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OP Sequence

OP: 「(旅のゆくえ」 (Tabi no Yukue) by Hana Hope

「収穫祭と狭くなった御者台」 (Shuukaku-sai to Semaku Natta Gyosha-dai)
“The Harvest Festival and The Crowded Driver’s Box”

To say spring has started in force is really an understatement when you realize it’s leading off with Spice and Wolf. One of the big anime series of old, back with a remake, and promising a faithful return to the nostalgia of the 2000s? That is one impressive set of shoes to fill, and yet Spice and Wolf somehow manages it this spring kickoff. Not to say it’ll last of course, but I’m at least liking what I’m seeing.

As per the Random Curiosity Preview, this Spice and Wolf is a true remake of the original with a (supposed) better emphasis on the source material. Right off the bat there’s not much changes either: we get the quaint rural medieval setting of farmers harvesting wheat, the (spoiler: very important) church dominating local society, and the likes of one Kraft Lawrence (Fukuyama Jun) who connect all the disparate parts through peregrinating merchant trading and the sharing of information. Kraft too shows his skills and role immediately, being a somewhat junior trader who simply gave the town of Pasloe a chance all for the sake of making a name – and money – to grow into the position he ultimately desires. Simple and straightforward certainly, but no denying the premise at play.

The real meat and potatoes (or shall we say apples) however naturally lies with Holo (Koshimizu Ami), the real star of Spice and Wolf. Much as Kraft can be considered the instigator (as will be seen over time) Holo is the agent, the now forgotten deity of Pasloe who once guaranteed the harvest of the village. Time and changing societal circumstances though have slowly invalidated her function, with a combination of church, technology, and Holo’s own need to keep the land productive making simple prayer to her no longer sufficient for a bumper crop. It’s the conditions which causes the wolf-girl to make a literal leap of faith into Kraft’s lap, embracing the opportunity his travelling presents to both let Pasloe carry on along its chosen path while returning to her own ancestral home in the north. Simple if somewhat contrived circumstances, a fairly benign premise, yet one as we’ll see over the coming episodes that has far more depth and complexity than you would think immediately present.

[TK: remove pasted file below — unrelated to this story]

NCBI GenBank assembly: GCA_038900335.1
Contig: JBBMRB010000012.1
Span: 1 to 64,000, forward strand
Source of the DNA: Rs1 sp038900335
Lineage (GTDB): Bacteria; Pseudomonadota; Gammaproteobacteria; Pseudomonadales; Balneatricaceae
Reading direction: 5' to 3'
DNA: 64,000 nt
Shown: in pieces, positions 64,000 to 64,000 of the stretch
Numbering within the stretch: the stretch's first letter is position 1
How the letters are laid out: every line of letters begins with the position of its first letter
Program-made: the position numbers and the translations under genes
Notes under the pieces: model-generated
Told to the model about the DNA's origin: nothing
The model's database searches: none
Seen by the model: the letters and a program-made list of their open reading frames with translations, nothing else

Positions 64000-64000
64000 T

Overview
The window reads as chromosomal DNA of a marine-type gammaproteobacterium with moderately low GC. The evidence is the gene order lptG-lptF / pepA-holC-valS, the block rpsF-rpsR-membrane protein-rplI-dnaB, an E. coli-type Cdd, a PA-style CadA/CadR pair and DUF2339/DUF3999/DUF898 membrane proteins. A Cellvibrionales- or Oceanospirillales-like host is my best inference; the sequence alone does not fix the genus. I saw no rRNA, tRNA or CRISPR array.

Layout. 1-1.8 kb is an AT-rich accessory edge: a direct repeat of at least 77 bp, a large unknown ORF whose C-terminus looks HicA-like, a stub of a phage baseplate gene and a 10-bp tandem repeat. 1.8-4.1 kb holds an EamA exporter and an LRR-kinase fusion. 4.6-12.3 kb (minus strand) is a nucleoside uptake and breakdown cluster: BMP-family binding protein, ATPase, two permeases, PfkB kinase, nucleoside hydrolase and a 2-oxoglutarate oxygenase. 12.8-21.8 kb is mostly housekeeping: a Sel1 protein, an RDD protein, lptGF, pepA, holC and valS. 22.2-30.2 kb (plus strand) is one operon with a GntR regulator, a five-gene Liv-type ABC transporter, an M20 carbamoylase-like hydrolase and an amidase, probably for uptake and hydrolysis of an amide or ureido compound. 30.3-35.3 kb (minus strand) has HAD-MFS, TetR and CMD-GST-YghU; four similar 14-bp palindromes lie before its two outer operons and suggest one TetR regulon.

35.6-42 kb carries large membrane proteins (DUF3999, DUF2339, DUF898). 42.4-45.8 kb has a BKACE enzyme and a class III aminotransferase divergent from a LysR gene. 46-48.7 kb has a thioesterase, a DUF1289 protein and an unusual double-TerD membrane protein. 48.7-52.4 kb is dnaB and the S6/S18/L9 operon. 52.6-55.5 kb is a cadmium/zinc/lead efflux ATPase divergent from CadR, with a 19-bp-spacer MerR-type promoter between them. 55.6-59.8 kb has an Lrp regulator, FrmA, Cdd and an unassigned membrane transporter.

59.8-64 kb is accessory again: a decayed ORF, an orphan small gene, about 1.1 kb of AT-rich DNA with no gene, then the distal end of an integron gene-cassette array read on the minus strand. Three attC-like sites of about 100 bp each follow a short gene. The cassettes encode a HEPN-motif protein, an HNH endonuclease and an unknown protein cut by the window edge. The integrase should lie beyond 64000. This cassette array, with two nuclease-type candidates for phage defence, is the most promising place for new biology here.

It’s that premise too which finally brings us to the elephant in the room: how does this adaptation compare to the original? Right now, well, I’m not sure it’s all that bad. While the artwork will definitely take some getting used to considering how Holo was designed before, the presence of both original MC voice actors definitely does the trick for smoothing over the edges, particularly when it comes to Holo’s venerable confidence and self-awareness and Kraft’s more moxie-esque merchant talents. What has me as well is just how faithful this adaptation looks to be material-wise. Unlike the original there’s no Chloe, instead we have Kraft’s actual acquaintance in Yarei (Sugita Tomokazu) who serves the exact same purpose, just with less fan service (gender bending will do that) and a better emphasis on realistic societal conditions of the age. Sure, I’m mighty disappointed the OP doesn’t match the emotive impressions of the original’s Tabi no Tochuu by Kiyoura Natsumi, but the banter between Kraft and Holo and the pacing thus far (in part confirmed by the teasing of Norah the shepherd) has me very much looking forward to seeing what comes next. Right now this is one adaptation hitting all the right notes.

Although it’ll take a few more episodes for the unfamiliar to get a good sense of what Spice and Wolf is exactly about, from what I’ve seen so far this is definitely an opener which for franchise fans especially promises great things ahead. Sure art style and the like might take some getting used to, but with two cours to work with and a more faithful story at play, I have full belief this is one adaptation which shall wind up meeting all expectations.


ED Sequence

ED: 「アンダンテ」 (Andante) by ClariS


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